Besides pheno., I give my epileptic dog formula 303, (people also take this as a calmer), and lots of fresh vegs. These seem to help, vet select seizure med. (it is on internet), and thistle (as pheno. Is bad on their liver). I am just starting him on coconut oil.

I am adding to my list as he use to have one every 3 months, but the last 2 months he has had three to six in a row where he had to go to vet, so I am still working on it trying to help him.

You might check into these. I know the vet select seizure has helped for several years, expensive yes, but he's my kid.

Replied by Kim
(Pleasanton, Ca)

Hi, I am new here, but am in desperate need of help/advice. I have a 7 yr old pug who was diagnosed with epilepsy when he was a little over 3 yrs old. He has been on pheno ever since. The dosage has slowly increased over the last 4 yrs. This past Sept he had a grand mal that seemed more severe than his usual seizures (he averages about 2 a year) and didn't seem to recover as quickly as before. He eventually seemed to get better (although has never seemed 100% since).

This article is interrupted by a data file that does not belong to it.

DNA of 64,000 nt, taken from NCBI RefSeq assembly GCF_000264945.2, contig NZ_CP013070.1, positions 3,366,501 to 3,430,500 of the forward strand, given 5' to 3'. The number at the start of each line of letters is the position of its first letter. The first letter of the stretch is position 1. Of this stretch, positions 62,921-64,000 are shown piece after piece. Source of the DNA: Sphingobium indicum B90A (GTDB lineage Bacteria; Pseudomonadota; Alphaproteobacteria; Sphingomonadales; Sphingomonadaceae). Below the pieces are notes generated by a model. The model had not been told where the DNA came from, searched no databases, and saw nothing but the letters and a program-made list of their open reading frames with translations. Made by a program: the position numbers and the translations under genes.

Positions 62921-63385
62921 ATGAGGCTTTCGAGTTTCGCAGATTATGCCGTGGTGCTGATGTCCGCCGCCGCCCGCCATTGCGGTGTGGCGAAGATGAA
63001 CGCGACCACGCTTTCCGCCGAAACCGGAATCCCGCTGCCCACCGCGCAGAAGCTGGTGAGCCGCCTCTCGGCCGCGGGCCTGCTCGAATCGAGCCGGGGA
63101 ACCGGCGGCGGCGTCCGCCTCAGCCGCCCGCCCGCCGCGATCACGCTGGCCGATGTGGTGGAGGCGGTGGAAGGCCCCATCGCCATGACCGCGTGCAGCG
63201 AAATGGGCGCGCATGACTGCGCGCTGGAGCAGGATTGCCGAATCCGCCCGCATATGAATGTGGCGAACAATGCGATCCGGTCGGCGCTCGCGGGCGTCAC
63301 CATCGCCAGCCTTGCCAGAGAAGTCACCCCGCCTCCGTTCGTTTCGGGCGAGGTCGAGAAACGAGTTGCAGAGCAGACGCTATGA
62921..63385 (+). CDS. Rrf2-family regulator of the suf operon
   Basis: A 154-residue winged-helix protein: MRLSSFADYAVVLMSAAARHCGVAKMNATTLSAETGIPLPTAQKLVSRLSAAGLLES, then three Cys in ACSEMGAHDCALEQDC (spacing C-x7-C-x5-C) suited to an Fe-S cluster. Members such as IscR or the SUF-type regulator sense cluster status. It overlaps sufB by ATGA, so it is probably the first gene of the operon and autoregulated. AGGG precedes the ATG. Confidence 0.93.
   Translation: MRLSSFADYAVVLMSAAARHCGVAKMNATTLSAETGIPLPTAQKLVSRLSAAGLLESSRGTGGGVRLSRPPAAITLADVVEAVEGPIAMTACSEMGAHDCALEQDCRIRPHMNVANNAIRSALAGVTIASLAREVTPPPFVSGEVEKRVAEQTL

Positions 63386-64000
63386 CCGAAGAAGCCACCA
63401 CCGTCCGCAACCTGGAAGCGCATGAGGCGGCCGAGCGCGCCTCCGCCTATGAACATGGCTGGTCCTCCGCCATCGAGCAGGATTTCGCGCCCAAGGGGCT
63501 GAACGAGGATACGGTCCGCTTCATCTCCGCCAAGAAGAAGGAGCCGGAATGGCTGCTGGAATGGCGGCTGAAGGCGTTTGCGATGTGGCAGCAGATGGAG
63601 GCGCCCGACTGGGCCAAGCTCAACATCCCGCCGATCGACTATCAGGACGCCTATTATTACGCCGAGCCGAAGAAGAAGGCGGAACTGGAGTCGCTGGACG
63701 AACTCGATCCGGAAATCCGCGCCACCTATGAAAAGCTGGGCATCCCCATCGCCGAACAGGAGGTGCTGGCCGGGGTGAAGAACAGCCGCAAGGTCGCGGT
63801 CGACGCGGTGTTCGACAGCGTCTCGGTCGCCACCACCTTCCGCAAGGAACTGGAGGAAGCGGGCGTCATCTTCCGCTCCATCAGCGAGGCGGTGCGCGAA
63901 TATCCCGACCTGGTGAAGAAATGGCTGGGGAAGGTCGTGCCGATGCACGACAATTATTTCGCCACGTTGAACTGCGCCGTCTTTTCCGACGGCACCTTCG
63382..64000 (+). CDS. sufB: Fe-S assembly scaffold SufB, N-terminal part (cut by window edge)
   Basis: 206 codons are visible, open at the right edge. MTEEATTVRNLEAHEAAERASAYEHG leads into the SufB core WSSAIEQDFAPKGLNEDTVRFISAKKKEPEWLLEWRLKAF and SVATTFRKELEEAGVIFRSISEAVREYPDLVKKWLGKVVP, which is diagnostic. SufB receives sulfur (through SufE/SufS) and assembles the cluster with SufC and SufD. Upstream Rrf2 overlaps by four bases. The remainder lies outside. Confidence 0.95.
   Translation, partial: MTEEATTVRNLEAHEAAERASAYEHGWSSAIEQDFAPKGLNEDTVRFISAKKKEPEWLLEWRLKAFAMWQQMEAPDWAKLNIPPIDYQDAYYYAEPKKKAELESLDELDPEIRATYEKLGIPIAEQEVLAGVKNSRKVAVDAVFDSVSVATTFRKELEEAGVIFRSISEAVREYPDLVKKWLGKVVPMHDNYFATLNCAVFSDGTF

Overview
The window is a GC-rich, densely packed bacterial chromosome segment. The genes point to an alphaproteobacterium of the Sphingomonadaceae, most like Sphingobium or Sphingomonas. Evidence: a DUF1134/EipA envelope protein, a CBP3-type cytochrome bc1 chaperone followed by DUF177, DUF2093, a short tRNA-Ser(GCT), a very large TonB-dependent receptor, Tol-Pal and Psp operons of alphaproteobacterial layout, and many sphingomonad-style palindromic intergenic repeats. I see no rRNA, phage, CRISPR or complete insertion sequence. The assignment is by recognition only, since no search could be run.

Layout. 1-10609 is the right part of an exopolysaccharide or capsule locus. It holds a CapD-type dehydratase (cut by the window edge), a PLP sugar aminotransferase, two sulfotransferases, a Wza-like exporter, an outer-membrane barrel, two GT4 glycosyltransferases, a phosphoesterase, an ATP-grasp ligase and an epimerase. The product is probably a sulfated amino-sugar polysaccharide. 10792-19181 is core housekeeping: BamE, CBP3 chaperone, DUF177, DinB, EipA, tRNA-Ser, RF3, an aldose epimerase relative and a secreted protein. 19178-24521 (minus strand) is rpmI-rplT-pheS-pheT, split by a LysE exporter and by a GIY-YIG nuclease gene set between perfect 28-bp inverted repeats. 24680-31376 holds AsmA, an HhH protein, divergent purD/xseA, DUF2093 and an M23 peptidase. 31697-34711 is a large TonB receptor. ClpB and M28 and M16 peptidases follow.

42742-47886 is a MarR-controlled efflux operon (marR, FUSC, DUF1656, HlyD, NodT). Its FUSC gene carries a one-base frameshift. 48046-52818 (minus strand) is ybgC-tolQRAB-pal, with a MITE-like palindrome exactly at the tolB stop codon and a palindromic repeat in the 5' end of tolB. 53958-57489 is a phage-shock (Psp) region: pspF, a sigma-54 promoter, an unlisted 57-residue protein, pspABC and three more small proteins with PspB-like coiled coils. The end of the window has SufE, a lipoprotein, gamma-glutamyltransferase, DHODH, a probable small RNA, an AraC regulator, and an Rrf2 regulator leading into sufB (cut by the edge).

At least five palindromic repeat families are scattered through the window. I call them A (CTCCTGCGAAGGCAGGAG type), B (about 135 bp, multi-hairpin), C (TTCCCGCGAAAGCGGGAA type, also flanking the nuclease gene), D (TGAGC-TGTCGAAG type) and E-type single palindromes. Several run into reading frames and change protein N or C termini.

He had another grand mal this last Feb. This is where the nightmare really began. He seemed really different after his seizure (I inject him with valium during his seizures to keep him from going status), 4 days after his last seizure when I got home form work he seemed "off", then began panting for no reason, and only wanted to be literally on me (seemed afraid of touching the floor, couch, etc... ). I brought him to emergency and they put him on an IV of valium. He seemed better and then 2 days after that all of the weird symptoms started again. It has been going on like this ever since. I have been having to inject him (per vet's direction) almost weekly due to the constant walking, panting, staring up, etc... The vet believes these weird behaviors are pre-seizural. I don't know what to believe or think. I worry in my heart that it may be a brain tumor and not epilepsy but the vets (consulted 2 different ones) feel that is unlikely. They also say that we would be treating the symptoms of a brain tumor with the same drugs that we are treating him with now (they have added potassium bromide to the increased pheno). Neither seems to feel that radiation or chemo is really a good option if he did have a tumor. I feel like I may be watching my sweet little boy slowly start to die from whatever has been causing these horrific seizures.

I work full time and live alone which terrifies me and limits what I can do. And I don't even know if what I am doing is the best thing I can be doing for him. I'm afraid to take him off the meds (not home enough to monitor the effects) and I'm afraid the meds could possibly be doing him harm or nothing at all. I stopped his heartworm meds last month.